August 11, 2022

The idea of a “safe space” is counterproductive

This archived article was written by: Frank Saccommanno

The idea of a university being a “safe space” completely contradicts the purpose of going to college. When I decided to go to college, my goal was to open my mind to the world. I looked forward to having debates with my colleagues about the issues the world faces. I looked forward to surrounding myself with fellow intellects who, like me, are searching for their place in this world.
However, I found myself in an ever-changing environment that almost eliminates learning and intellectual debate because of offensive ideas and languages. In an interview on the “Joe Rogan Experience,” Jordan B. Peterson expresses the idea that the university “is not a home or a safe space.”
Dr. Peterson believes that the university is a place to be confronted by “often horrible ideas.” He teaches a class at the University of Toronto called Maps of Meaning. In this class he teaches his students that if they had been in Nazi Germany in the 1930s, they could have very well been Nazi’s. He writes, “It doesn’t make you feel safe to know that Nazi’s were human and you happen to be human too.”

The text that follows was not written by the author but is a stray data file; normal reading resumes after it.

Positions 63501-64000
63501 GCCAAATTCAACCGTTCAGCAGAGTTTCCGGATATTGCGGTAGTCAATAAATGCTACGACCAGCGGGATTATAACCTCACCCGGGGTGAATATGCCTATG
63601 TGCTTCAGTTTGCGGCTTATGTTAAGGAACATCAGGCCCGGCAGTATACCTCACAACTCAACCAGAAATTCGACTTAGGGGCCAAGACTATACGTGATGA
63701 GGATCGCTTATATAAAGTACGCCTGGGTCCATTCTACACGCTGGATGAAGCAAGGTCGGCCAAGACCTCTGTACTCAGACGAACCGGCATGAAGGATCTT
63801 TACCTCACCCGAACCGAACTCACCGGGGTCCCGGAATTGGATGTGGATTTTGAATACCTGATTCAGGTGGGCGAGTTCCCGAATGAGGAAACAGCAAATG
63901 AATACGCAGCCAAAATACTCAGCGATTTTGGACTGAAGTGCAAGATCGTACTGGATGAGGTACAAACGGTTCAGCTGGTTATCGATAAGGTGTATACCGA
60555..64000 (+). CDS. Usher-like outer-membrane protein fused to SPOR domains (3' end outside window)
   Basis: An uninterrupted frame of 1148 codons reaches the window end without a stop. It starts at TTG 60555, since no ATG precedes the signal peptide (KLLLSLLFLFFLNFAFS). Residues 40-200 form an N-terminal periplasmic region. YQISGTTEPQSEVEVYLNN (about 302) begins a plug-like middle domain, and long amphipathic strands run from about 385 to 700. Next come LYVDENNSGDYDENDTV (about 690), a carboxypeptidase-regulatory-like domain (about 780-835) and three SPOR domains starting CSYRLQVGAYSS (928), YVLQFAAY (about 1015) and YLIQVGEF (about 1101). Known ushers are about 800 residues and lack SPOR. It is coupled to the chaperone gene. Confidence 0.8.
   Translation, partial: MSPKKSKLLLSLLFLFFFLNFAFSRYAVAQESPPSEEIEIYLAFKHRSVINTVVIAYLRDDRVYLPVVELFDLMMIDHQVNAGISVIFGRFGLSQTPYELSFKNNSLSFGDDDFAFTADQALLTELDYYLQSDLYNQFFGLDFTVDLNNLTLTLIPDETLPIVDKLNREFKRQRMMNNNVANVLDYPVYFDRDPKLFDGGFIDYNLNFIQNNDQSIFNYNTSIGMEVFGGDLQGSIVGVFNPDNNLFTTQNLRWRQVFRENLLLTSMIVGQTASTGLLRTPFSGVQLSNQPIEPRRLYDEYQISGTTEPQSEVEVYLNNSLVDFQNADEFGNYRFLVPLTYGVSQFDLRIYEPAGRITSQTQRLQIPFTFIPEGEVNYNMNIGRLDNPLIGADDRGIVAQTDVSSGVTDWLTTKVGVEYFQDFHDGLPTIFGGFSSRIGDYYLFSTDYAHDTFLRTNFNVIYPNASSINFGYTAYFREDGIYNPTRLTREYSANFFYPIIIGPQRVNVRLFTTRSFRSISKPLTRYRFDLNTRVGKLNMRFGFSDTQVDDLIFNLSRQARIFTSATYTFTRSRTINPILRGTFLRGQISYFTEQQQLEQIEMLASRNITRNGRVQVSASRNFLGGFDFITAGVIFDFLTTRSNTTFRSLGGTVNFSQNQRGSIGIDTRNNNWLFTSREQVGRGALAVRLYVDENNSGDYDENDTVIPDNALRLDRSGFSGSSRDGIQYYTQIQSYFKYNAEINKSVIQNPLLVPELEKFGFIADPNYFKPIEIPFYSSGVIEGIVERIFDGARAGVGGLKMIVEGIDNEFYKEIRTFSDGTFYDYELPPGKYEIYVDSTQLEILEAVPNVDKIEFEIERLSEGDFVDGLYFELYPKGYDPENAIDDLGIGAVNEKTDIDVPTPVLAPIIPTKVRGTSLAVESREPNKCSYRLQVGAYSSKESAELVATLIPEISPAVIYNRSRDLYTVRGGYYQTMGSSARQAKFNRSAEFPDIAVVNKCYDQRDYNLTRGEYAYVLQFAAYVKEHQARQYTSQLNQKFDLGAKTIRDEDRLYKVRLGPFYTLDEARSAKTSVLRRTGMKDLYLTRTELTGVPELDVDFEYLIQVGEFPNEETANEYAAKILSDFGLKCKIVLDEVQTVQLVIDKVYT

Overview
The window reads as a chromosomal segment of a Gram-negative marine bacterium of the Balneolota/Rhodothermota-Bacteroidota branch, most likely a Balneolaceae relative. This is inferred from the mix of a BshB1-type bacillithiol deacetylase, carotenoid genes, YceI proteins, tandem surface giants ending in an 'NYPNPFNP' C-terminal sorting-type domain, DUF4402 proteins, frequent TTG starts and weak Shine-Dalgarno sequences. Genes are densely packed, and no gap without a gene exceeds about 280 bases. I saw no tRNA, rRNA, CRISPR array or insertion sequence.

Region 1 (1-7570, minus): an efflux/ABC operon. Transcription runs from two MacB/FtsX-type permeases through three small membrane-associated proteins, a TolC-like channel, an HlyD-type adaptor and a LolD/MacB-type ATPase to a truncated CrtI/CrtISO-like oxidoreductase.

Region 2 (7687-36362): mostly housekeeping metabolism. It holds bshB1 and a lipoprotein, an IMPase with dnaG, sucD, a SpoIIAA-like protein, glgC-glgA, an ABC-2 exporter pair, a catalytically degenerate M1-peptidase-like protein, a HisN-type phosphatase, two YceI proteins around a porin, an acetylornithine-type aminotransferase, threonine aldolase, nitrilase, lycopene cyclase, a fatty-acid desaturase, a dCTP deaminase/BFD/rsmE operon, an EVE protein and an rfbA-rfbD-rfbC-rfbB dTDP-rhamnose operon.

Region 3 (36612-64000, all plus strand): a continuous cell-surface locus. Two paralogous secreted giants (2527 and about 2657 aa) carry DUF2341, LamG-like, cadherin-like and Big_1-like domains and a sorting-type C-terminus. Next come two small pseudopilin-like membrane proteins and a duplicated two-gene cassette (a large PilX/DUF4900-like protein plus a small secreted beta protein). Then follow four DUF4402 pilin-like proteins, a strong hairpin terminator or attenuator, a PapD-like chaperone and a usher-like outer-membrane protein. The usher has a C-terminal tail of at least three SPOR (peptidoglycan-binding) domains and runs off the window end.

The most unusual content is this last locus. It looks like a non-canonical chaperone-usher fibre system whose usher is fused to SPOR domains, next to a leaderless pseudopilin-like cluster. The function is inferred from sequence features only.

Peterson says professors who offer their students a “safe place” to learn are actually doing them a disservice. In this interview, he discusses how a clinical psychologist deals with people with extreme anxiety. Peterson says, “You don’t make the world and its horrors smaller, you make the person and their capacity to deal with the horrors larger; you encourage them, you strengthen them.”
Everybody wants to be safe and comfortable, but I am at my best when I am uncomfortable. When I’m uncomfortable, I push forward to ease any unnecessary suffering in my life. Being anxious and uncomfortable are emotions all humans face, but I would rather face my anxiety bravely than try to ease it in a “safe space.”
A picture is on the Internet depicting two wolves. One wolf is an adult and the other a child. The image of the young wolf shows an arrow in its back. The young wolf cannot stand the arrow and lays down. The picture of the adult wolf shows many arrows in its back, but the wolf is still standing. Once more, “You don’t make the world and its horrors smaller, you make the person and their capacity to deal with the horrors larger.”
I came to college, yes to learn, but also to write great works, debate smart people and express myself articulately. I don’t believe in hiding from the horrors of the world, I believe in facing those horrors head on and heroically. What’s the point of going to a university if we come out weaker than we went in. I don’t want to be coddled or safe, I want to learn about the suffering in the world so I can do something about it. I cannot turn a blind eye to pain and suffering because I know it’s always going to exist. However, I can face that pain head on and hopefully end unnecessary suffering.

Print Friendly, PDF & Email